“We talked before the [third] period,” says Oates. “We had a 3-1 lead, but we didn’t deserve it. Yeah, we got a power-play goal, which was big. And then we got the third goal, which was a nice one. But the first 10 minutes of the second period we gave it away seven times. We left [Halak] hanging. I said it going [into the third], ‘Let’s not kid ourselves. That was not a good period.’”
The Capitals were charged with 16 giveaways on the night to just seven for the Canucks.
“We played well,” says Canucks coach John Tortorella. “We came away empty. No regulation points. It’s a frustrating one for us because I thought a lot of people did a lot of good things.”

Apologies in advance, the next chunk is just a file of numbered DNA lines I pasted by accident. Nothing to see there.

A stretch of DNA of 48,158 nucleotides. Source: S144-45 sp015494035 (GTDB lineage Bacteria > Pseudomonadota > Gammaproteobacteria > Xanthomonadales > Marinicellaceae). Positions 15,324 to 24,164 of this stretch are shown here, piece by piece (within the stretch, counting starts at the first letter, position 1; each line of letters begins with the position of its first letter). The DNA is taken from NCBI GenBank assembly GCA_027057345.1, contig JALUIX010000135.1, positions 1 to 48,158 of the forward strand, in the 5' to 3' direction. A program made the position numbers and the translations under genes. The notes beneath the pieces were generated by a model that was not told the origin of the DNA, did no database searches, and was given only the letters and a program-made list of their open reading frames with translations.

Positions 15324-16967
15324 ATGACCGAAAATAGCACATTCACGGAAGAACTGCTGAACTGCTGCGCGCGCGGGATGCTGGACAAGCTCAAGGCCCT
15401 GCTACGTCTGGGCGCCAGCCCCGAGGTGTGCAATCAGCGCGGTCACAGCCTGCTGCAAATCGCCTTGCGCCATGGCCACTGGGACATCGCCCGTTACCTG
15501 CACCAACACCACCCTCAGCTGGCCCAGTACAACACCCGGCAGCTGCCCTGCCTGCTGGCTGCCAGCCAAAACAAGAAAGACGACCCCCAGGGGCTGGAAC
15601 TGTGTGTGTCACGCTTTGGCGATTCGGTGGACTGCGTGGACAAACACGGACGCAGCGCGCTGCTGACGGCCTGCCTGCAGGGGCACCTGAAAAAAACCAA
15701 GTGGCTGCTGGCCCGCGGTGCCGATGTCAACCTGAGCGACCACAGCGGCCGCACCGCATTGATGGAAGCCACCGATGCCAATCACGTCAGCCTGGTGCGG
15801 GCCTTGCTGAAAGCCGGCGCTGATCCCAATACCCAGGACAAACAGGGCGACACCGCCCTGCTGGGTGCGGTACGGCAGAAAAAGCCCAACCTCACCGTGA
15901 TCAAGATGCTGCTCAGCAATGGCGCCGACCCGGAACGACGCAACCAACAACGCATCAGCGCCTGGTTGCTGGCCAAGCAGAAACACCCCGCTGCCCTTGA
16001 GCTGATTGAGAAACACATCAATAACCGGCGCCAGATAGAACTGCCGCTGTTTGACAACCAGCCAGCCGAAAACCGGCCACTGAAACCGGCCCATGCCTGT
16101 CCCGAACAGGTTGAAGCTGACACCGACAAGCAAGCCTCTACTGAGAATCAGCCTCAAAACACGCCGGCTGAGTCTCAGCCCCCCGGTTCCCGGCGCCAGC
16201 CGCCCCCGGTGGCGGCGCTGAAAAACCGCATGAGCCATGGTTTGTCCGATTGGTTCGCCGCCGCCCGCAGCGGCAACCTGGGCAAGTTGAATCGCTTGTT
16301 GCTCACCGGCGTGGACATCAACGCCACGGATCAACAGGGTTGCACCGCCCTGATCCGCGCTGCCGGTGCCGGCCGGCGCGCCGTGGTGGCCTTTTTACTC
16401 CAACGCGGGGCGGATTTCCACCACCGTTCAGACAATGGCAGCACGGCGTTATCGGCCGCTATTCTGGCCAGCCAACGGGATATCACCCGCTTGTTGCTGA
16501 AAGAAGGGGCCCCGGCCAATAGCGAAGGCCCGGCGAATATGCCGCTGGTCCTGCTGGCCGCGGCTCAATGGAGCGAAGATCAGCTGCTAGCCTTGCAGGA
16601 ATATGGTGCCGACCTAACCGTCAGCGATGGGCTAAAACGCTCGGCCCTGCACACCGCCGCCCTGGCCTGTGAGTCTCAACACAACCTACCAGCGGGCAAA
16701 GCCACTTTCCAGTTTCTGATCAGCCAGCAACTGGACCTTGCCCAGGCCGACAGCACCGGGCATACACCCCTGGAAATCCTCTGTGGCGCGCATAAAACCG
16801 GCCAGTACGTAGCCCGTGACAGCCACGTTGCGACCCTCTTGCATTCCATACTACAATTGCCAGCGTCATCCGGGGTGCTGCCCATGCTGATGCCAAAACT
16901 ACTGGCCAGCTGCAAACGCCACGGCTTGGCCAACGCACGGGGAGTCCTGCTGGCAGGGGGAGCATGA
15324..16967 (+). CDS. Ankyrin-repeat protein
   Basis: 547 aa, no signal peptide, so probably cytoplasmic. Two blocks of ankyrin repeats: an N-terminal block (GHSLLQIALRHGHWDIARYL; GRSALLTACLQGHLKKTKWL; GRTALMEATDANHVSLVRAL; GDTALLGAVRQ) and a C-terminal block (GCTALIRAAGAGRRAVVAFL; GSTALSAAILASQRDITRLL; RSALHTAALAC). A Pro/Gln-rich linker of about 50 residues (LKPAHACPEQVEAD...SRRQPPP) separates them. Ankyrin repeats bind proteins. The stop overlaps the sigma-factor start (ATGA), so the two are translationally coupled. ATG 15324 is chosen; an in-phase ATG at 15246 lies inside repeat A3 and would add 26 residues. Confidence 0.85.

Threes Are Wild – Playing in just his third NHL game, Kuznetsov notched three assists to record the first three points of his NHL career. He did so by assisting on each of Washington’s last three goals of the game.
In doing so, he became the first Caps rookie to have three assists in a game since Backstrom had three helpers on March 3, 2008 in a 10-2 Washington win over the Boston Bruins at Verizon Center. That was the third time that season that Backstrom notched as many as three helpers in a game.
Kuznetsov is the first NHL player to record as many as three assists in one of his first three games in the league since the Los Angeles Kings’ Anze Kopitar had three helpers in his second NHL game on Oct. 7, 2006 against St. Louis.
Secondary Modern – Washington hasn’t had much in the way of even-strength scoring from its top six forwards of late, and that was the case once again in Friday’s game. The Caps’ third line scored the first even-strength goal of the game, the fourth line netted the second, and two-thirds of the fourth line was on for the game-winner.